August 14, 2010
Helping the poor is a touchy thing. We're really studying this out because there are ways to feel like you're doing a good thing but actually cause more harm than good. That whole point is a long post for another day, but I want to share with you one story of a family we've known since moving here.
This lady of the campo (the VERY rural area) has a lot of children and not much else. We met her the first time when the weather was pretty unbearable and we passed her and her small son walking home. We knew there were no houses near, and they were heading our way, so we gave them a ride. From then on, we were instant "neighbors." We've had many opportunities to give them rides because they walk about 6 kilometers into town several times a week to try to sell little bags of medicinal grasses she grows, or nuts and coco they have growing in their field. Sometimes the abuela accompanies them, which never ceases to amaze me. The abuela is this lady's mother, and she's really, really old. She walks very slowly, hunched over, and at times without shoes. When we pick her up in the truck, she talks away in Guarani, even though I tell her I don't understand. She just giggles and talks even faster. Little old ladies are just the cutest things!
Back to the story--the mom with all the kids and the elderly parents. She is one of those folks who has no problem walking up to me and saying, "My son needs shoes. He wears size 39. When you have some, give them to me." But she says it with a smile and always brings little gifts. When we lived closer to them, she'd send her kids over with bags of fruit or whatever was growing at the time. And now that we live closer to town, they stop by our house with little gifts.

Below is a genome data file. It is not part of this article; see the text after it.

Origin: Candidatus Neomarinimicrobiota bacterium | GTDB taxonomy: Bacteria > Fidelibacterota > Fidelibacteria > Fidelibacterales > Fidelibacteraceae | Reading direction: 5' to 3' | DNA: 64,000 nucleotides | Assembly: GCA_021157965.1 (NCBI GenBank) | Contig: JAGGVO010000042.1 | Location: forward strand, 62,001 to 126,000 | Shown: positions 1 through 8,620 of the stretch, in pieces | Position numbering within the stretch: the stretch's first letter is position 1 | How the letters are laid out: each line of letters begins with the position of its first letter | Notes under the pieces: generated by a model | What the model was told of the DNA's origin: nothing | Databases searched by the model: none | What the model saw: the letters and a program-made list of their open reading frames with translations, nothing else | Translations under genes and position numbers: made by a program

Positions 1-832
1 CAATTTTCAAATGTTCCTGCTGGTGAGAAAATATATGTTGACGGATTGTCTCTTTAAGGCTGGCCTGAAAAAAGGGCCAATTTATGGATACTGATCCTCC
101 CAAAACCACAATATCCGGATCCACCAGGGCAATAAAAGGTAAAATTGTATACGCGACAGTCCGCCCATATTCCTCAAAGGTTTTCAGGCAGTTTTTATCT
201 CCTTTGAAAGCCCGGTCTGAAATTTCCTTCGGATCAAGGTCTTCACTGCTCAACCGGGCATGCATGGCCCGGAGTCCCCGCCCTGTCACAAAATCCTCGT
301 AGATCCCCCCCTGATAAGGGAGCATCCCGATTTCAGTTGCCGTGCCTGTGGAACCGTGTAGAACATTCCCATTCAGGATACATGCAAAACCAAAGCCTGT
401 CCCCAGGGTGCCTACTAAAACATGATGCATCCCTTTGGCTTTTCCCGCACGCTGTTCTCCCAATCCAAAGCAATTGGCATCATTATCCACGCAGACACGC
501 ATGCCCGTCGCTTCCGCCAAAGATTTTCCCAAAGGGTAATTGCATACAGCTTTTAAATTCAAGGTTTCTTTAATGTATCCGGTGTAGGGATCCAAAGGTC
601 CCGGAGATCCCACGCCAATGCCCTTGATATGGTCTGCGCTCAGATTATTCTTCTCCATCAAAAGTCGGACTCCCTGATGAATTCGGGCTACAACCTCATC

This morning, I was sleeping in because it was a VERY late night and I had quite a sore throat. These cold mornings, the warm bed is just so cozy. Camille came in to tell me that our friend and a couple of her children were outside and wanted to speak to me. We'd visited them yesterday with a bag of clothes Caroline outgrew, so I guess I should have been expecting their visit today to bring by gifts. That's how it works.
I went outside, and the mom had a grocery bag with some clothes someone had given them, and a basket with a bag of grasses (they actually call them weeds here, but I didn't want to say she brought me a bag of weed), a couple little bags of coconuts (they're the size of marbles here), and a tiny bag of beans. I hate to accept food from folks who have so little, but it's important to them to give something back. I thanked her profusely, and then she said, "My son wants to eat something. What do you have?" So much for small talk, huh? :)
While we waited for the grill cheese sandwiches and hot chocolate my girls set about making, one of the neighborhood abuelas walked by. The two ladies started a Guarani conversation on my front porch, while I tried to pick up a word or two here and there. Every now and then one would turn to me and translate into Spanish a bit. Before I knew what was happening, my visitor reached into the bag with those few used pieces of clothes, took out a long-sleeved shirt, and started putting it on the abuela. As she pulled her arms out of the sleeves, she said, "I have a mother and a father I take care of, so I know that you have to keep warm so it doesn't strain your heart. Put this on and warm up a little."
These two ladies had never met, but their 5-minute conversation was enough for this really, really poor mother with a large family and so many needs, to realize that the abuela didn't have much either. So she took this shirt out of the bag and gave it away. Just like that. It was very natural for them, but man, it got me. Lord, help me to hold on to the things I should, and to loosen my hands on those things that are only mine to give away.